The University of New South Wales (UNSW) has announced that it will begin open sourcing its cloud-based classroom platform built on Office Education, and releasing it on GitHub this December, starting with its artificial intelligence-driven chatbot, called Question.
According to Dr David Kellerman, a senior lecturer at UNSW school of mechanical and manufacturing engineering, Question was developed on Microsoft's bot framework to help ensure the thousands of online posts received from students were never missed.
"Question treats every students' question like a service ticket. It connects them with the right people. When the TAs [teacher's assistance] come in and answer those questions, it's logged off, and it's read as a question and answer pair automatically," he said.
Kellerman said over a semester, the Question bot automatically logged 1,000 Q&A pairs categorised by topics, which was then used as a learning tool to train the AI system.
"We automatically write it to an Azure cognitive service Q&A ... It doesn't try to answer questions on its own, it tries to redirect the students into their conversation, reconnecting them back with their peers," he said.
"Sometimes students post photos. How do you get context from the photograph? I started putting QR code on all the learning material and we use vision APIs so the bot is able to read it and say, 'hey I see you're working on question 4.1', then it can pull in relevant information from Azure Blob Storage and redirect students to more valuable learning resources."
See also: Microsoft makes Azure smarter with a flurry of new machine-learning services (TechRepublic)
Question was developed off the back of a pilot that Kellerman launched in 2017. It initially started with Kellerman working with the university's IT team to sync all students into Microsoft Office 365.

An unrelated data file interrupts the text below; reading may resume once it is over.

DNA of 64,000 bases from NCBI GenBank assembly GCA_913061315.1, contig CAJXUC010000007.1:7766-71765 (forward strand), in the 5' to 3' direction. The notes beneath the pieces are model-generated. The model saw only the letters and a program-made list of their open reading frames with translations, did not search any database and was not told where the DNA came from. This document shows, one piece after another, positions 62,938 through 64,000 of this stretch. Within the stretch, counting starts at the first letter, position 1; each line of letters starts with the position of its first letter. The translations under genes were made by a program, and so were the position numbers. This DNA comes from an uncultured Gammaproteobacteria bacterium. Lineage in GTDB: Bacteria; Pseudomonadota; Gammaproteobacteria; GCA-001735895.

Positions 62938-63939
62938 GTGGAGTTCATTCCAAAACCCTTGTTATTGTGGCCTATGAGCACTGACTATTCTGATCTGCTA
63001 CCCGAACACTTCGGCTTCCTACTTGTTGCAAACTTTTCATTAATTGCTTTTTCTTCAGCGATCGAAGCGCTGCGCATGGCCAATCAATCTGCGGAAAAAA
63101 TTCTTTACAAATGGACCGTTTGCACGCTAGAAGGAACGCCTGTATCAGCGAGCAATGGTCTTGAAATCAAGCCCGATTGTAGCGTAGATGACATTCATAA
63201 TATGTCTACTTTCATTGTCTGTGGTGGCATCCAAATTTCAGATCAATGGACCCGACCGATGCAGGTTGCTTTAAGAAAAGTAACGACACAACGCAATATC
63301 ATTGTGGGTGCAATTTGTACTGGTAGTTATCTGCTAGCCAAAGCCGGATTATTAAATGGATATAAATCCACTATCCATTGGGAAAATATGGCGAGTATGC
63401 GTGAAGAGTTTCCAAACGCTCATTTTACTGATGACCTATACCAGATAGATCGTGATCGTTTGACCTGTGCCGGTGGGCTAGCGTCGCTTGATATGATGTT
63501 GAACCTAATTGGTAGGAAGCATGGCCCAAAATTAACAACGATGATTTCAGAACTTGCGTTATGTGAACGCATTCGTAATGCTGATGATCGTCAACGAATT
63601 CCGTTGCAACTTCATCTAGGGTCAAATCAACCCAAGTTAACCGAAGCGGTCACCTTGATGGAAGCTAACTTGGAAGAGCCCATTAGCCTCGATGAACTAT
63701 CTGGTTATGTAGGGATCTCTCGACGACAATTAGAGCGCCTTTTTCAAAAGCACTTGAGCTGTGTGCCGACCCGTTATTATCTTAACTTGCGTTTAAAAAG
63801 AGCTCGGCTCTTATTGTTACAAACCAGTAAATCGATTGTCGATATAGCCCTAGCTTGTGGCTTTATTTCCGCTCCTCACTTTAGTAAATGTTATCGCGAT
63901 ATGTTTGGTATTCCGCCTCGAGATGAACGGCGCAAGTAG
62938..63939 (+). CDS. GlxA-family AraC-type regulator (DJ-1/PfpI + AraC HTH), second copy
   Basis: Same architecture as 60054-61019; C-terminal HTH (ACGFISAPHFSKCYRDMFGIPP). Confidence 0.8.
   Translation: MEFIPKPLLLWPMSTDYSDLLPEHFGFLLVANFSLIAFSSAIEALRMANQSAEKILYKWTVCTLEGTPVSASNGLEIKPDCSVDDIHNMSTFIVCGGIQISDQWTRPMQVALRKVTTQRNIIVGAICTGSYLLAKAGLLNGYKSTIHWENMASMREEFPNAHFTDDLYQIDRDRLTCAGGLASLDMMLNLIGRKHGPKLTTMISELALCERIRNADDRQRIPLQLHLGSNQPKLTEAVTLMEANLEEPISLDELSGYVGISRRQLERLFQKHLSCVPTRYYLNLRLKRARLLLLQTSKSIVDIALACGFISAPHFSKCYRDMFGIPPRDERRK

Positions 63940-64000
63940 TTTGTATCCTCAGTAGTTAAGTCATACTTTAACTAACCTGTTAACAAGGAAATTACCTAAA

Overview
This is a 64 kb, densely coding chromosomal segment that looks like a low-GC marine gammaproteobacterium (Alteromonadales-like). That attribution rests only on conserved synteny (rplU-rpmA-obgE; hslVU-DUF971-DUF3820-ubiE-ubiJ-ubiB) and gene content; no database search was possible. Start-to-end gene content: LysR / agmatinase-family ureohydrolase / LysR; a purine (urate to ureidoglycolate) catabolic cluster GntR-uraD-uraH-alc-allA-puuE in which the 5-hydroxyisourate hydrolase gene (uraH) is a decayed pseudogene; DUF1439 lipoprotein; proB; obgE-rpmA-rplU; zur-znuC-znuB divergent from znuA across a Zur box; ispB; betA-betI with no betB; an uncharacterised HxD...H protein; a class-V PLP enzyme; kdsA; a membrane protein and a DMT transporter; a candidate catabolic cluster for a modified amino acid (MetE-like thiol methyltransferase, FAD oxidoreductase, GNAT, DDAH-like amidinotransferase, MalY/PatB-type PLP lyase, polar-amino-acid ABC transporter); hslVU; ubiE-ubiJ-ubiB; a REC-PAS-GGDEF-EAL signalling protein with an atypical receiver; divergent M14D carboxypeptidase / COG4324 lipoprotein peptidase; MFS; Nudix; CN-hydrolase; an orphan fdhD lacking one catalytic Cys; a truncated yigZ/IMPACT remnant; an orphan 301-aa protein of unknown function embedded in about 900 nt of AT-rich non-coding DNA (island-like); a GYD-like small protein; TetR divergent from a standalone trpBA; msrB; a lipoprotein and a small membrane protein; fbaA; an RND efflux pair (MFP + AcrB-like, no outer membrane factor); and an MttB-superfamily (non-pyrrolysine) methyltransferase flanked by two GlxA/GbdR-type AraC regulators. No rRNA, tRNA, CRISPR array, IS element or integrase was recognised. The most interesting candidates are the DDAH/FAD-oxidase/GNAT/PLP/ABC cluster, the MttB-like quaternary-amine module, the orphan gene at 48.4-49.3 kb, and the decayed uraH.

"I started using Teams to replace my online student forums. Now we were able to communicate with diagrams, hand-drawn mathematics, pictures, and code snippets. And all the lecture material was going straight into the channels in Teams, everything aggregated together in one place and stored on SharePoint," he said.
He added the shift onto Microsoft Office 365 meant he could also use Team Live Events to live broadcast his lectures, while allowing students to write comments to ask questions and receive answers in real-time.
When it comes to handing assignments to students, Kellerman said while speaking at Microsoft Innovate in Sydney on Wednesday, that he can give students Word documents that are hosted and shared in real-time on SharePoint.
"I have all the metadata, version history, and this improves the integrity of my assessment," he said.
Kellerman touted the technology now allows him to also make improved predictions about the performance of every student for every exam question, which helps generate personalised study packs for 500 students that are all uploaded to SharePoint.
He said these features have helped improve overall student satisfaction, claiming that four years ago it was only 74% and now it's over 99%.
"AI is allowing me to reach out to people in need … I asked my students, 'Do you feel part of a learning community?' And 100% of them said yes," Kellerman said.
Marking exam papers has also been improved as it's now a more automated process, said Kellerman.
"I actually end up with 24,000 pages of hand drawn engineering calculations and diagrams over the course of the semester. I built a system to scan all of it with my team to digitise everything and turn it into an online assignment.
"Using Azure machine learning, I can train an ML model against the marking rubric to identify key components, diagrammatic solutions … and three seconds later an Azure machine learning can identify all the key points of hand draw engineering diagrams … now when we're marking, we already have AI suggestions in there. We can either click through and confirm or filter out things, like a blank page, a human never has to see that."
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